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Bangladesh: Empowering women through ICTs


27 November 2009

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Development Research Network’s policy brief Digital Bangladesh and gender equality shows how the digital shift can create more opportunities for women. It summarises major recommendations for policymakers, ICT and women’s rights activists to promote good practices.

Digital Bangladesh and gender equality

Publisher: Development Research Network, September 2009

‘Digital Bangladesh’ became a key issue in the last election as the benefits of ICT became better known. At the same time as this growing interest, Bangladesh was and still is in a time of flux with gender assumptions changing as part of a broader process of economic and social transition.

Bangladesh.jpg
Image credits: The Daily Star/ A bracnet employee shows the Classmate PC to a visitor at the fair organised on the sidelines of Gyan Utsob 2009: Bagerhat Hobe Digital

Within the context of such change, this policy brief shows how Digital Bangladesh could be used as powerful tool to create gender sensitive opportunities in business, education, citizenship and government.

Since Digital Bangladesh is still in its early stages of design, ICT policy could be engendered so that gender disparities are identified and removed in respect to the access and use of ICTs, as well as adapting ICTs to incorporate the special needs, constraints, and opportunities for women.

In areas such as education this would allow an opportunity to take part in distance education and e-learning with an emphasis on higher education. It would also mean women can undertake their studies at convenient times whilst continuing to juggle their family responsibilities.

For paid employment, ICT access and skills would mean women can look further than part time work and could involve themselves in larger projects such as small-enterprise development, food processing and agriculture.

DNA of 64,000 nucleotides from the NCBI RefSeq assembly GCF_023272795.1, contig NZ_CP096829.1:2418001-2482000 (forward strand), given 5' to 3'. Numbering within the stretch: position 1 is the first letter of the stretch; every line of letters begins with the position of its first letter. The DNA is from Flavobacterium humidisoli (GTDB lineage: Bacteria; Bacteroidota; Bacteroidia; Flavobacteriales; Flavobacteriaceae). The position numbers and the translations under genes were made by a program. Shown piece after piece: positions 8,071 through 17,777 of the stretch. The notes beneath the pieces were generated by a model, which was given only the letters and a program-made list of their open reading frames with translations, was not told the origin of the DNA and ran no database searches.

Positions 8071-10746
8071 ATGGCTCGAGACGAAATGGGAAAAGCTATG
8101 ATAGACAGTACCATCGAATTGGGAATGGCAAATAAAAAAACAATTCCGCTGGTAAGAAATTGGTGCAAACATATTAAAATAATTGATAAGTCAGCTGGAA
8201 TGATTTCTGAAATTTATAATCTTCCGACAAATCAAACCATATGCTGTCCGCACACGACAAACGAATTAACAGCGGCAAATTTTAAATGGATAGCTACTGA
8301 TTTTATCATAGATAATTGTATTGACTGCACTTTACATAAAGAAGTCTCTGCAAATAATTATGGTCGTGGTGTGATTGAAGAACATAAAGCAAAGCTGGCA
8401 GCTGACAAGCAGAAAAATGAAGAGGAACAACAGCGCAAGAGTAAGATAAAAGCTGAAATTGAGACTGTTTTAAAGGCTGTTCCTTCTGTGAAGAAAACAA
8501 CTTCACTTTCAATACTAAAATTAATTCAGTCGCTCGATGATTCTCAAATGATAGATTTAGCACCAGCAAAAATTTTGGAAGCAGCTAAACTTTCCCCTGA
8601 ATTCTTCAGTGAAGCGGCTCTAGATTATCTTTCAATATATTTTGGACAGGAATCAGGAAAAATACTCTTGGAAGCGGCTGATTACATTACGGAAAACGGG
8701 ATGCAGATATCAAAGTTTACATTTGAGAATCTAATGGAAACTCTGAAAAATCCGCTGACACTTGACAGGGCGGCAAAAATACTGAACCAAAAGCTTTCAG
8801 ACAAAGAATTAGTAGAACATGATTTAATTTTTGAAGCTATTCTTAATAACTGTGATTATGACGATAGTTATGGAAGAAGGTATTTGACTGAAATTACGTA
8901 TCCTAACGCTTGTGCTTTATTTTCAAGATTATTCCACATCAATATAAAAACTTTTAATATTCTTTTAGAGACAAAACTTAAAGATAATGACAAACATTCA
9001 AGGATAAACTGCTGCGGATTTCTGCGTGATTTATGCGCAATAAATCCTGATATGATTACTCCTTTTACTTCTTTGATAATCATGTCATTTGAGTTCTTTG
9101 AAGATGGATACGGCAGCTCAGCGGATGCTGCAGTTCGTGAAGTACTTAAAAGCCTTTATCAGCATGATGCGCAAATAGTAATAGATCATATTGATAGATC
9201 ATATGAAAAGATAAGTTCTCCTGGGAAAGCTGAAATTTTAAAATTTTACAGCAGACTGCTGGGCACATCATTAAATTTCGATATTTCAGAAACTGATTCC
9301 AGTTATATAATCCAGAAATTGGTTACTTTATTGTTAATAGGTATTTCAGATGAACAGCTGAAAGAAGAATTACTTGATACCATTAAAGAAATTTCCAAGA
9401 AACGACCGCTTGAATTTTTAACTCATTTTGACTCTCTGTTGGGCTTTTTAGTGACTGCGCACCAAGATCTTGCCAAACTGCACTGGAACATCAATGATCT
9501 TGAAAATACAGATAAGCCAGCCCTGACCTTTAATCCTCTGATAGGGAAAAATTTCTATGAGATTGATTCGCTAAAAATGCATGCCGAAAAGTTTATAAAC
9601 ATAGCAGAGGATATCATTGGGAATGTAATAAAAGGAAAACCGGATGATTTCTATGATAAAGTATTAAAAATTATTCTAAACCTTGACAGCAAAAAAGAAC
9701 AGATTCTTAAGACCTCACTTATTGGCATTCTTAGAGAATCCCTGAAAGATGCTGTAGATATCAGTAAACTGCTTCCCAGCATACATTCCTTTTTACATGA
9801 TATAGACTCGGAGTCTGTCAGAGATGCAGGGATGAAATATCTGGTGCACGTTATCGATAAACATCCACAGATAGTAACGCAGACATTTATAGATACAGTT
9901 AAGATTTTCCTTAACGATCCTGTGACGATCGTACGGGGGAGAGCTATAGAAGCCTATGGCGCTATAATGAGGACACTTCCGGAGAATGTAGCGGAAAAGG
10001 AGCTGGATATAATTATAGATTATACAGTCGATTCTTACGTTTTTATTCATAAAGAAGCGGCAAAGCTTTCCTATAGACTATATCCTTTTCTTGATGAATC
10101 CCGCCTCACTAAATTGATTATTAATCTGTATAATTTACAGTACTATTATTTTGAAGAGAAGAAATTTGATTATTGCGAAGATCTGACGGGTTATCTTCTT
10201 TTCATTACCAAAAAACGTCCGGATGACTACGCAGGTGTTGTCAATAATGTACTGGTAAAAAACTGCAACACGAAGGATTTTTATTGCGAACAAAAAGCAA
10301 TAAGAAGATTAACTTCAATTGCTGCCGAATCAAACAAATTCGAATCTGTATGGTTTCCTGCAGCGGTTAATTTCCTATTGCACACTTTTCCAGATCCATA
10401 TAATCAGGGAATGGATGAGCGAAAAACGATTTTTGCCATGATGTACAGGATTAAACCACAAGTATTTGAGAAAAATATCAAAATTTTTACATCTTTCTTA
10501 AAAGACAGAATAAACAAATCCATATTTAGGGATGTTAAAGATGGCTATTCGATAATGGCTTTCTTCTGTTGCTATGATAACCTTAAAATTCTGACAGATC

However the brief does point to some potential concerns:

  • Access is a major issue. Consideration must be given to the location, timing and operation of common access venue like telecentres, and libraries facilities;
  • Insufficient understanding of the governance needs of the poor and vulnerable groups including women;
  • Rise in sexual exploitation through use of ICT.
    The ways to integrate gender and poverty need to be explored through undertaking specific programmes, which should be also pro-poor.

Major recommendations of this briefing include:

  • telecentres should be located where women feel comfortable to visit and open at a time which fits women's work and family commitments;
  • undertake a programme for women so that women can access ICT-based services at their door-step through innovations like Info Lady
  • promote incentives for girls to undertake science and technology education including provision for special scholarships
  • introduce full-payment of off-site training, with child care provided
  • introduce bonuses for women who attend and complete Internet training
  • create business and employment opportunities for women as owners and managers of ICT-based entrepreneurship.
 
Source : Eldis

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